1 large red onion, quartered and thin sliced
24 fresh arugula leaves
6 pita breads 
12 pieces butcher or wax paper, cut in rectangles a little larger half a pita, about 7 inches by 5 inches, optional
More arugula leaves for garnish, optional

    1. Mix together the olive oil, wine, garlic, oregano, bay leaf, salt, and pepper in a dish long enough to hold the pork tenderloins.  Place the pork in the marinade, turn to cover, and set aside for several hours, turning occasionally, or refrigerate up to overnight.
    2. Place all the ingredients for the sauce together in a bowl and stir until thoroughly blended and light pink in color. Set aside.     
    3. When ready to prepare, place the pork in a lightly oiled skillet or on a grill over medium heat, and cook, turning occasionally, until browned evenly on all sides, done through, and no longer pink, about 45 to 50 minutes.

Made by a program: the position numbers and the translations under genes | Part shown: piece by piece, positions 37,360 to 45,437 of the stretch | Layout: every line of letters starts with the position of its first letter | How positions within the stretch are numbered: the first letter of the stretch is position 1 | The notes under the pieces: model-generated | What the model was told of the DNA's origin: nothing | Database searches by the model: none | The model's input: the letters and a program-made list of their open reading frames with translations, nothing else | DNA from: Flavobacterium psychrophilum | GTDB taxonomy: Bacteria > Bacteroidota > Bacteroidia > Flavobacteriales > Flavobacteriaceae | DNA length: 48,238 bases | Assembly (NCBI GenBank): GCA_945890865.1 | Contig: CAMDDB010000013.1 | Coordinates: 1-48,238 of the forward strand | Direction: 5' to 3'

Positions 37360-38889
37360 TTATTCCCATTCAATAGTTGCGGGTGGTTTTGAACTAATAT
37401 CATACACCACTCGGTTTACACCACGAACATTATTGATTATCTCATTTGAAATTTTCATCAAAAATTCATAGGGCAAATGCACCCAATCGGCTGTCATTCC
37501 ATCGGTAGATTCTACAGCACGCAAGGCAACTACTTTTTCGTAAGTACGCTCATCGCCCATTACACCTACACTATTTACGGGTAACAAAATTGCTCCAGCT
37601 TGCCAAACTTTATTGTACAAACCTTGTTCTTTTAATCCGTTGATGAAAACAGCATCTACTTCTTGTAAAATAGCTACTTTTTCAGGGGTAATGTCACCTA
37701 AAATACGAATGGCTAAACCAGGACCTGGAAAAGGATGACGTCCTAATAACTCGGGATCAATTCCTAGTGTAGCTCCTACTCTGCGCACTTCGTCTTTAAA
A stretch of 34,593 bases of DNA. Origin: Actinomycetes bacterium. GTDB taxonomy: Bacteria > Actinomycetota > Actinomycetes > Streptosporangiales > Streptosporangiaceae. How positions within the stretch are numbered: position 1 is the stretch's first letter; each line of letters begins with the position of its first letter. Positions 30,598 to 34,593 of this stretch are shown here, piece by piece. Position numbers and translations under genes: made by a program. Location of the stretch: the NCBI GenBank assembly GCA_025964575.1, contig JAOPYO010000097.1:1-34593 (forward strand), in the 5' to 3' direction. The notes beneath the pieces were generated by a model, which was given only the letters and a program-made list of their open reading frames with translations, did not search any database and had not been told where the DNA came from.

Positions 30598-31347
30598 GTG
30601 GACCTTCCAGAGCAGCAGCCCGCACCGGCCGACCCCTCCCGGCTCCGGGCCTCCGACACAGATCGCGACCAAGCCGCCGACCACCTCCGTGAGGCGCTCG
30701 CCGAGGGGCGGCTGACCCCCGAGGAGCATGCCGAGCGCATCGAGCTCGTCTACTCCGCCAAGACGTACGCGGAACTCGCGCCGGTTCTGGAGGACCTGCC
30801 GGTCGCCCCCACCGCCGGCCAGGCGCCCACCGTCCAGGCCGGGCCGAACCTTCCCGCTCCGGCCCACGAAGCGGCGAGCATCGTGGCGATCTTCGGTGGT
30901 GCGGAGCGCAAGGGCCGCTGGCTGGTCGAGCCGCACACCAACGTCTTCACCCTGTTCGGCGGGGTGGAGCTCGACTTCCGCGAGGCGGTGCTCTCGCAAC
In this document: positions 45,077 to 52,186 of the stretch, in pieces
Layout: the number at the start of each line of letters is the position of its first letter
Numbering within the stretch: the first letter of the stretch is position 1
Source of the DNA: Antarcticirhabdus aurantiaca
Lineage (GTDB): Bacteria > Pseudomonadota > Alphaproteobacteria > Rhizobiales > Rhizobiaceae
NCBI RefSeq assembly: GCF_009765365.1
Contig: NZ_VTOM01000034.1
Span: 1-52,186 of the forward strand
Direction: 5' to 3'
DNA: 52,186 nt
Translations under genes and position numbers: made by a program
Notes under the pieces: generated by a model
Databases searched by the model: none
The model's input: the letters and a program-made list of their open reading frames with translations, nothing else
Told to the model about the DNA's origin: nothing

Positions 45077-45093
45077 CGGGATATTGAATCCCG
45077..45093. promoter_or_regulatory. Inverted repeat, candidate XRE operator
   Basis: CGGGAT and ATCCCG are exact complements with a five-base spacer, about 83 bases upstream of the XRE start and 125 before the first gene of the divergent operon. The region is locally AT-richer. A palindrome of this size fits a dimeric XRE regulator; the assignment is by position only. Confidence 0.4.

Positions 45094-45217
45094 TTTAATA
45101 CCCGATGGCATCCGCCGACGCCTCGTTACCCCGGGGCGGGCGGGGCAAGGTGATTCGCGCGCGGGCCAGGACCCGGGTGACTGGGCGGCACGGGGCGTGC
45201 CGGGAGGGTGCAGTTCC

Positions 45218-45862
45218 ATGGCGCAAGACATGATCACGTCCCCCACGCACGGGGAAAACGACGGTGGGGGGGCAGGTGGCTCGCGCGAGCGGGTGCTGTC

4. Remove the pork and let sit 10 minutes for the juices to collect, then slice the pork into rounds about 1/3 inch thick.
    5. Place the pitas one or two at a time in second lightly oiled skilled. Heat until soft and golden on both sides, about 1 to 2 minutes a side. Continue until all the pitas are soft. Place each half on a piece of butcher paper, if using, so that top 1  inch of pita extends above the paper.  In the center of each half pita, place 4 to 5 slices of pork. Spoon 2 or 3 tablespoons of the sauce over the pork. Arrange several slivers of red onion, then 2 arugula
leaves on top.  Fold the pita, along with the paper, if using, one side over the other around the filling to form a cone,  narrow at the bottom and wider at the top.  If using the paper, tuck it in at the bottom. Arrange the gyros on a platter and serve. Decorate with more arugula leaves, if using.